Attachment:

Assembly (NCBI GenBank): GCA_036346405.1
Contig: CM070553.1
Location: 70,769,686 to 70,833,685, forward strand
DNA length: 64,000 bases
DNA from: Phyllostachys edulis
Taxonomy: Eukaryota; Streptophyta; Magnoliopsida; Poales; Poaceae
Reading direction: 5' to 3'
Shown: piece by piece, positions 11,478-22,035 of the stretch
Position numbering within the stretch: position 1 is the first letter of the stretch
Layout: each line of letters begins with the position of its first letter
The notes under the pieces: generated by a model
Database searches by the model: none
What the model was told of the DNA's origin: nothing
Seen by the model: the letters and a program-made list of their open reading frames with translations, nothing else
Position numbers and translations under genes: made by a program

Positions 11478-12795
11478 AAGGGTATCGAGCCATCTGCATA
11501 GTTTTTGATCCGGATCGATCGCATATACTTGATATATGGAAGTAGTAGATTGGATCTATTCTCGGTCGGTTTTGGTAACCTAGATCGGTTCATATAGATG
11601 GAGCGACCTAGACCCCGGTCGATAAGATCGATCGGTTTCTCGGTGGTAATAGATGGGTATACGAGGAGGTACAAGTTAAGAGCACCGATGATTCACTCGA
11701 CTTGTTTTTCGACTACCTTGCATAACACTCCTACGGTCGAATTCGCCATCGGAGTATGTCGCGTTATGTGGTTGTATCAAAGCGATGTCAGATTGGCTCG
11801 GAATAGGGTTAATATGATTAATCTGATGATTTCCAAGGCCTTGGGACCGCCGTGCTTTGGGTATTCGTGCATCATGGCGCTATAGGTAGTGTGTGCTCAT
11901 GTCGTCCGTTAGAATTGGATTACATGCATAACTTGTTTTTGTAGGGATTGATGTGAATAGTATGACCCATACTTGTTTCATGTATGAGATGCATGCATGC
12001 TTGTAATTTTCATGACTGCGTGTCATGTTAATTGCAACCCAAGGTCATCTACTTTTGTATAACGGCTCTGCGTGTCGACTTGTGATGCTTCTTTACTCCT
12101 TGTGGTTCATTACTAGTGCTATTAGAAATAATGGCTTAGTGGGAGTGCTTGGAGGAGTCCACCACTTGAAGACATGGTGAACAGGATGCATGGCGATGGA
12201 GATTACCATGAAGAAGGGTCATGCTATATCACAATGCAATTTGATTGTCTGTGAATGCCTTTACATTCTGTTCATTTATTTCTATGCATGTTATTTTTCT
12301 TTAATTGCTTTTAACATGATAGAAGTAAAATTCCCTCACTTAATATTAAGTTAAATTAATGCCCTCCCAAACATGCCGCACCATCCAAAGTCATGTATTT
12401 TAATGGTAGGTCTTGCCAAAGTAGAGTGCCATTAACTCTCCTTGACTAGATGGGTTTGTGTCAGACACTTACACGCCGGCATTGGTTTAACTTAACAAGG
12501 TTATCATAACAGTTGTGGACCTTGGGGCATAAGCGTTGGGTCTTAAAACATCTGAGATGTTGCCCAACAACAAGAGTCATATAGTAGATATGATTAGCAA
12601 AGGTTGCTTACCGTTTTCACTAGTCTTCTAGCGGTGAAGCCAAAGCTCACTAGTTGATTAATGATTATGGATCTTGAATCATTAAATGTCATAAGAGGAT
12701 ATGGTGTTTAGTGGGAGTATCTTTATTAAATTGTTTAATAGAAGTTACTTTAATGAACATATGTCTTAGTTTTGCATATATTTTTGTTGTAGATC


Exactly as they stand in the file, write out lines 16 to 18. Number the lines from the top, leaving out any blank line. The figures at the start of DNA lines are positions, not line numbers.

Positions 11478-12795
11478 AAGGGTATCGAGCCATCTGCATA
11501 GTTTTTGATCCGGATCGATCGCATATACTTGATATATGGAAGTAGTAGATTGGATCTATTCTCGGTCGGTTTTGGTAACCTAGATCGGTTCATATAGATG